Watts and Roth are especially good as two loving, liberal-minded parents slowly realizing they don't know their son as well as they thought. Their confusion and helplessness reminded me of the work of Michael Haneke, the great Austrian director known for his ruthless eviscerations of bourgeois cluelessness. (It's probably no coincidence that Watts and Roth previously played a couple in Haneke's 2008 shocker, Funny Games.) Director Onah has improved and then some from his work on last year's forgettable sci-fi thriller The Cloverfield Paradox. He guides this tricky, talky material with both an analytical distance and a willingness to consider every character's perspective.

The way Onah confronts race, privilege, tokenism and the politics of respectability could hardly be more relevant to an era when issues of representation are being raised in every arena, from academia to the entertainment industry. The film is on less solid ground when it brings in other characters, including Harriet's troubled sister and two of Luce's classmates who have struggles of their own. The story starts to feel like a grab-bag of talking points, including mental illness, sexual assault and teen privacy in the social-media age. Like Luce himself, this smart, promising movie strains to be all things to all people, rather than simply being the truest version of itself.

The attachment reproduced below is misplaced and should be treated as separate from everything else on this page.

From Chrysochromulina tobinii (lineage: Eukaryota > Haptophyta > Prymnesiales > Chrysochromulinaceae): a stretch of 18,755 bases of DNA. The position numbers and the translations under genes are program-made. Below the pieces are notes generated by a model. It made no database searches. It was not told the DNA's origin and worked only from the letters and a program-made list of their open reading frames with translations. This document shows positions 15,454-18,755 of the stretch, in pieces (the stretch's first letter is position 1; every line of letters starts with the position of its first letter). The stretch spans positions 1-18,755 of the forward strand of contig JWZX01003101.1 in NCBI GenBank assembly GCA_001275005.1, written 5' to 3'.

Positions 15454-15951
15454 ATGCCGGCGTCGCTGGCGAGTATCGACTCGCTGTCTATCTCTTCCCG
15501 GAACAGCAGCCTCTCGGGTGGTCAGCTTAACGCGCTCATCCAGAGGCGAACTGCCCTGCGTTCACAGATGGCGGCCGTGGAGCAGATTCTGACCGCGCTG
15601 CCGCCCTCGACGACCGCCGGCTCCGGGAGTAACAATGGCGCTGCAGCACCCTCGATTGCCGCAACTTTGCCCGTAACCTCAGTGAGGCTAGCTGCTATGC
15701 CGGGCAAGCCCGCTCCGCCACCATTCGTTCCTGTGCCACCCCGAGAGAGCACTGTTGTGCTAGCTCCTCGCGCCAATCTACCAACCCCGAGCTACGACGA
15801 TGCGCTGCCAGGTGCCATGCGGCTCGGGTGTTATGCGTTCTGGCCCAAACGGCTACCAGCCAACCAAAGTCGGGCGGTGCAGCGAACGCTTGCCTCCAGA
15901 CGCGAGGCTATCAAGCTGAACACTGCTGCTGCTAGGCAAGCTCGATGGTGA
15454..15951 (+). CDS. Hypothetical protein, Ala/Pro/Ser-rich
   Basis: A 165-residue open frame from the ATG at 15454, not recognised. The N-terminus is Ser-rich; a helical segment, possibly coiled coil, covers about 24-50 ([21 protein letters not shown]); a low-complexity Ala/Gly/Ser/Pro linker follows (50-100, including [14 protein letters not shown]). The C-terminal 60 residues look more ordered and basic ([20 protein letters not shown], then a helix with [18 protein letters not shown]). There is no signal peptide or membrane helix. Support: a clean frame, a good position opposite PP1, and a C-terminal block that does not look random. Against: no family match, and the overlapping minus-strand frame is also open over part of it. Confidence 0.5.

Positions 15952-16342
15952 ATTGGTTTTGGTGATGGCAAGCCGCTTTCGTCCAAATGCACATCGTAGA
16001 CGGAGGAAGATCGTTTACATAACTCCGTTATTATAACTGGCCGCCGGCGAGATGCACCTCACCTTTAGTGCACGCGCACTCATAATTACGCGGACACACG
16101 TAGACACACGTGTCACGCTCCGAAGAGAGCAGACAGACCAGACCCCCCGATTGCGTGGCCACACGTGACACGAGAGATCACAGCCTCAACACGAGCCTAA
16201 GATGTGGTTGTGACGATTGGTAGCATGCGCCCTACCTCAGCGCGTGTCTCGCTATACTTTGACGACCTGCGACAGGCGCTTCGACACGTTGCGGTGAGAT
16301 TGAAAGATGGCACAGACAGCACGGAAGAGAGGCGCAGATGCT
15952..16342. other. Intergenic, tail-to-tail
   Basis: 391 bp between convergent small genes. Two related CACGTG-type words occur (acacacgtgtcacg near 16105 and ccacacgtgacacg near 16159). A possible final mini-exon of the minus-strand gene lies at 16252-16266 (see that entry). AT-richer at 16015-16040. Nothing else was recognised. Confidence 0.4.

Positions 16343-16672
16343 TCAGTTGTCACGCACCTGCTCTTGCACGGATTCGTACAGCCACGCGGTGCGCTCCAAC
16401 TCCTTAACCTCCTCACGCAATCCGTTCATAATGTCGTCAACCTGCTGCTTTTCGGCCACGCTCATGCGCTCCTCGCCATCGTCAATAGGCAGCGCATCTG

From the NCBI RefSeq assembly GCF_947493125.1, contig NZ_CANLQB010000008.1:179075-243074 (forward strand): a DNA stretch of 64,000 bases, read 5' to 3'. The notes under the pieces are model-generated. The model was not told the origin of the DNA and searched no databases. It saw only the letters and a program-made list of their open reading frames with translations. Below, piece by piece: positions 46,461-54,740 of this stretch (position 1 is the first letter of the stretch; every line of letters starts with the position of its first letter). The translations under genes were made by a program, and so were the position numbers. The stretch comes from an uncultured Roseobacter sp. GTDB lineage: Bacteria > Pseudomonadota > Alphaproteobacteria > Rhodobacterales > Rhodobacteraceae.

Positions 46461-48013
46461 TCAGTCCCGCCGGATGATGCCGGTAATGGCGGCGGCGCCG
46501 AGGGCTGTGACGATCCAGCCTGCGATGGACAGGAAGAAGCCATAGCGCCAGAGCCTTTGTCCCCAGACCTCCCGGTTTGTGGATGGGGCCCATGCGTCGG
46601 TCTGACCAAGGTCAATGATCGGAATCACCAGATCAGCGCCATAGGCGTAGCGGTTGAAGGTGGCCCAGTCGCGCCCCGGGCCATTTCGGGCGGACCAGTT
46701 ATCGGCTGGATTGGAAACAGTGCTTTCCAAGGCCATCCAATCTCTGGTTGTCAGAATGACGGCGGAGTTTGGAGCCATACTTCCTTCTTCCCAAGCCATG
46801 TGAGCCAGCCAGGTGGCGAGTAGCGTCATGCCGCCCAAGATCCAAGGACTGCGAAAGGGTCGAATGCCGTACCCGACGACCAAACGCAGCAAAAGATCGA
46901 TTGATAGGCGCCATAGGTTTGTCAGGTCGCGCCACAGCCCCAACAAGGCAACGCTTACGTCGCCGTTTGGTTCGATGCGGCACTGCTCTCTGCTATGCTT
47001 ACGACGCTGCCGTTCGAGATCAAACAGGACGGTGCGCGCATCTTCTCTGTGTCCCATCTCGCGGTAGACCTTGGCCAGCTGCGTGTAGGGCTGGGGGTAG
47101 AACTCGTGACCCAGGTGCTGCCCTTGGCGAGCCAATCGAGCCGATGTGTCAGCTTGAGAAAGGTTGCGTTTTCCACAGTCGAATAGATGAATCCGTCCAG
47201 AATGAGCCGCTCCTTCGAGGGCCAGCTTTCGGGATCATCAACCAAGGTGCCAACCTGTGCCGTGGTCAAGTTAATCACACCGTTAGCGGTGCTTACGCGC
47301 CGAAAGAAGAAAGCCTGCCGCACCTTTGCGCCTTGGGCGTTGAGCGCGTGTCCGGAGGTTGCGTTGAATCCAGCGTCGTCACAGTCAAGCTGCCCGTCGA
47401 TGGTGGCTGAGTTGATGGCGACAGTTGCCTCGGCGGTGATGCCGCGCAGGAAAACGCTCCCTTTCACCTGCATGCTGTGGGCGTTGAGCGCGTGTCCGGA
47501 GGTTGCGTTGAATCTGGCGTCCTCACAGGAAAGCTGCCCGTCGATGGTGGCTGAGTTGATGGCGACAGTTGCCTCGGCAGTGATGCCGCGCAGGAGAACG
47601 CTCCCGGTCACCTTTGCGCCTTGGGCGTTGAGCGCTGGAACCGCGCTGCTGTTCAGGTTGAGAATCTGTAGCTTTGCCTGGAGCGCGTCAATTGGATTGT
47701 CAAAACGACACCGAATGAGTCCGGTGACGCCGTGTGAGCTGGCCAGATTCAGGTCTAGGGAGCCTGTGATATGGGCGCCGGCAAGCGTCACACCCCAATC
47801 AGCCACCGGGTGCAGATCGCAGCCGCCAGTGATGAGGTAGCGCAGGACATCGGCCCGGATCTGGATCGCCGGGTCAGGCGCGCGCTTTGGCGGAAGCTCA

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DAVE DAVIES, HOST:

This is FRESH AIR. The psychological drama "Luce" stars Kelvin Harrison Jr. as a star high school student who winds up in conflict with his history teacher, played by Octavia Spencer. The movie touches issues of race, privilege and identity and features Naomi Watts and Tim Roth as Luce's parents. Film critic Justin Chang has this review.

JUSTIN CHANG, BYLINE: The title character in the coolly engrossing new movie "Luce" is a high schooler who seems exemplary from every angle. Played in a remarkable performance by Kelvin Harrison Jr., Luce Edgar is handsome and popular, an academic and athletic star who gives inspiring speeches at school assemblies. You wouldn't guess that Luce spent his early years as a child soldier in the war torn country of Eritrea, a trauma that he's clearly worked hard to overcome with the help of his adoptive parents, played by Naomi Watts and Tim Roth, whom he lives with in Arlington, Va.

Everyone seems deeply invested in Luce's future, partly because he's so accomplished, and partly because there's no denying the symbolic power of an African immigrant who overcame an unimaginable hell to become an American success story. No one understands this better than Luce's history teacher, Harriet Wilson, played by a steely and authoritative Octavia Spencer. She's tough on her students, especially her black students, and she reminds them that society will automatically view them as inferior to their white peers. In that context, someone like Luce is clearly a godsend. Or is he?